Thursday, February 20, 2014

Prayers in Pottery; Perspective in Poetry

Today is a day of meetings, some of which may be ugly and filled with bad news.  Our morning meeting is about the numbers, which are not where the people in charge would like them to be.  The afternoon meeting is about the redesign of the English Composition class.  Maybe there will be contentious disagreement about how to do it. Or maybe not.

In any case, it seems a good day to post this picture.  I took it at Mepkin Abbey.  It's a sign made of pottery.  Or should I say a pottery prayer?

You might be asking, haven't you already had these kinds of meetings?  Yes, yes we have.  In fact, I was remembering a post that I wrote; imagine my surprise to see the date of 2010.  This post has a prayer that I wrote for meetings that I faced that day.  I'll be praying it again today.

And maybe it's a good day for a poem, a poem that takes place on another day of bad news.  I'm not sure it works as a poem, but it helps me keep perspective.  It's a true story; on the day that the DOW tumbled into the 7000-8000 range back in 2008, we went downtown with our suburban church to serve dinner to the homeless at the urban church.  I was struck by all the contrasts of the day.  What is wealth?  How much is enough?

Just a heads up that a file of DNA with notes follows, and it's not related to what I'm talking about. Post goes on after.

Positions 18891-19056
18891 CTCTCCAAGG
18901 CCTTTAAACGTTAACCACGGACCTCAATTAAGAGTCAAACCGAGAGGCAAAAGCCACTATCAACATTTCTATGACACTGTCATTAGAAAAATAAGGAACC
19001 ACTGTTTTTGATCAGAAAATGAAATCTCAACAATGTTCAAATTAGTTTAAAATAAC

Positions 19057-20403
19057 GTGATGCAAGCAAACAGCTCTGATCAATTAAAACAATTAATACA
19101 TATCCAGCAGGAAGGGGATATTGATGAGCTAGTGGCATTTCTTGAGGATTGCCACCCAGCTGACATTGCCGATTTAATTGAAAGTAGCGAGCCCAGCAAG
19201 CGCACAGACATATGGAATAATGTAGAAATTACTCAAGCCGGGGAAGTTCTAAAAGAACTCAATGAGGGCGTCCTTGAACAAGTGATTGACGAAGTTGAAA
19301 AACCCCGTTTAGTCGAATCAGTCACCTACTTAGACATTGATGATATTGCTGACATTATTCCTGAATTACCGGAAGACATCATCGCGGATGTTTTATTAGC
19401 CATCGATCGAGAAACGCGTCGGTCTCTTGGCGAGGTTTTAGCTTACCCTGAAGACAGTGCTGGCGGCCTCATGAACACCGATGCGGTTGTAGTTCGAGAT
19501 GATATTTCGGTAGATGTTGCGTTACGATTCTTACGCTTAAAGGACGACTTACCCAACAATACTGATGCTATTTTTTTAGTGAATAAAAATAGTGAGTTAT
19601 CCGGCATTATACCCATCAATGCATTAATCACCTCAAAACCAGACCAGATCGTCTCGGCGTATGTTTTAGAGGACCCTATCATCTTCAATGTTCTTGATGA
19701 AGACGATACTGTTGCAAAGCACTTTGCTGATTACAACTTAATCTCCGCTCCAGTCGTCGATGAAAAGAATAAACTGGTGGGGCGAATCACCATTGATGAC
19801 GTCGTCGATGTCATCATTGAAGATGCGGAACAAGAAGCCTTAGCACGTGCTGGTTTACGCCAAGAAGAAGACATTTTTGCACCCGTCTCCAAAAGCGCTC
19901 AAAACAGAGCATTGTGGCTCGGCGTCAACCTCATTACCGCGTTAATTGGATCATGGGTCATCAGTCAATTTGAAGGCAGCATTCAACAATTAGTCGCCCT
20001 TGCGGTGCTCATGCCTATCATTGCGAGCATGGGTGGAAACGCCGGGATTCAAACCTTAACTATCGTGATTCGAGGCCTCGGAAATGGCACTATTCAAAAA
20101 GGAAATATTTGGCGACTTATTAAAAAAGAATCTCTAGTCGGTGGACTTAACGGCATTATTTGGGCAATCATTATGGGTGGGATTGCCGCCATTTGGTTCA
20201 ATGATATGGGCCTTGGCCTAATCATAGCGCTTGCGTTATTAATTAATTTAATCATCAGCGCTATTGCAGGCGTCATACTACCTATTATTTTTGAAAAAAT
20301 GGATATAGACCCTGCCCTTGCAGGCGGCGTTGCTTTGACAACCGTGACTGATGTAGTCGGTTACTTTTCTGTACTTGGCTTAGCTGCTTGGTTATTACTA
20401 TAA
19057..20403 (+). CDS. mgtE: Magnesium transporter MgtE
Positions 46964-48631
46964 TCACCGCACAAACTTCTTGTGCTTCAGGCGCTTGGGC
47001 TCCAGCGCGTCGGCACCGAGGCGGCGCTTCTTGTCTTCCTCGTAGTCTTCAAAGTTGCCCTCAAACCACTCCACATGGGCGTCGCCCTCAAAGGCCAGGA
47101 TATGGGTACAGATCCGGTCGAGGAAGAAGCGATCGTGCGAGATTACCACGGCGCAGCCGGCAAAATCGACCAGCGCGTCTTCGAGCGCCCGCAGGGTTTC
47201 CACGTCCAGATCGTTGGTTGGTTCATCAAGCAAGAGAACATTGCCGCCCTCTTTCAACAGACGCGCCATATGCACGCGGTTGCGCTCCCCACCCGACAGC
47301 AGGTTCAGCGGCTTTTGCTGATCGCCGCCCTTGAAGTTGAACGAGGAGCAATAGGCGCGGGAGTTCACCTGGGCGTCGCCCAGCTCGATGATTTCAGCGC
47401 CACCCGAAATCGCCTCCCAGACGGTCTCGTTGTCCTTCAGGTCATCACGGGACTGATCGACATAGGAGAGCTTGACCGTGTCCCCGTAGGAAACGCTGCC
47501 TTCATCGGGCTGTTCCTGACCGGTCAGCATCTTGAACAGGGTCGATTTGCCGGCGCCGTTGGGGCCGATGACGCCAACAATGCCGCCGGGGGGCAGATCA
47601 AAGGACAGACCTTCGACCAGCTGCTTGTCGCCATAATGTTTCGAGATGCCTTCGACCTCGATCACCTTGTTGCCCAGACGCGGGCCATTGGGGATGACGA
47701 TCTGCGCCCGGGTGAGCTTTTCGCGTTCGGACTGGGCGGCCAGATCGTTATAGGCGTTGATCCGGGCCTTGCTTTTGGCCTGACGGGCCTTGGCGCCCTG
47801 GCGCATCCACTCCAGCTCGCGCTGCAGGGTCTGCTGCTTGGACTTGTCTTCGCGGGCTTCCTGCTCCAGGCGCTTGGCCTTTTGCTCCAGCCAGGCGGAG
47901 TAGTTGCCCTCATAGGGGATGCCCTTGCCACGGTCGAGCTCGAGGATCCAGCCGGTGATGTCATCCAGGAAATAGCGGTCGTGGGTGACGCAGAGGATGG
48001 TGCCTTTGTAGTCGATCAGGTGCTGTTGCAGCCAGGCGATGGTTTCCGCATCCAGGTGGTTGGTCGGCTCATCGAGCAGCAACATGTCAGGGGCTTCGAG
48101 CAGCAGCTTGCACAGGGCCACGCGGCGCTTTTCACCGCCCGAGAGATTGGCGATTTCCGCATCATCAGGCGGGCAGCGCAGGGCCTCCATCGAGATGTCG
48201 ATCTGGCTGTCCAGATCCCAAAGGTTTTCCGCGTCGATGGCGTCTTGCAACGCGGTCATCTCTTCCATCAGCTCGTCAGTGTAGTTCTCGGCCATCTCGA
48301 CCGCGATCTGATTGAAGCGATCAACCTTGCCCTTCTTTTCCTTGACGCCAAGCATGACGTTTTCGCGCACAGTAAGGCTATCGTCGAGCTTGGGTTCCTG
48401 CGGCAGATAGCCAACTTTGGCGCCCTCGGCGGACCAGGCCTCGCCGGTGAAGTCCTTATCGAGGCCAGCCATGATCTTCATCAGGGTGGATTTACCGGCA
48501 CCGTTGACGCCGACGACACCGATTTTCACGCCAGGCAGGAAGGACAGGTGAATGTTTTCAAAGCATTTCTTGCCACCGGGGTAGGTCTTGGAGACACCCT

I suspect I'll be thinking about some of the same questions today.  I suspect today will be a day when I think about social justice in ways that others might not be.

In any case, here's the poem.

In the Soup

While we drove to the downtown church,
the DOW closes
at its lowest
since 2002 or 1987
or some year during
The Great Depression;
who can keep track
of this bad news?

 We prepare peanut butter and jelly sandwiches,
and I think of you and long
car trips, PBJs and a thermos of hot coffee
driving through the darkness
with only our singing voices to light the way.

We dish out soup and sliced
bread.  I think of my shrinking retirement fund.
I watch the men with shaking hands slather
margarine on the bread:  cheap calories.

After dinner, we gather in the chapel.
The pastor collects our prayers.
I think about poems and promotions,
while a homeless man mutters,
“May we find food tomorrow.”


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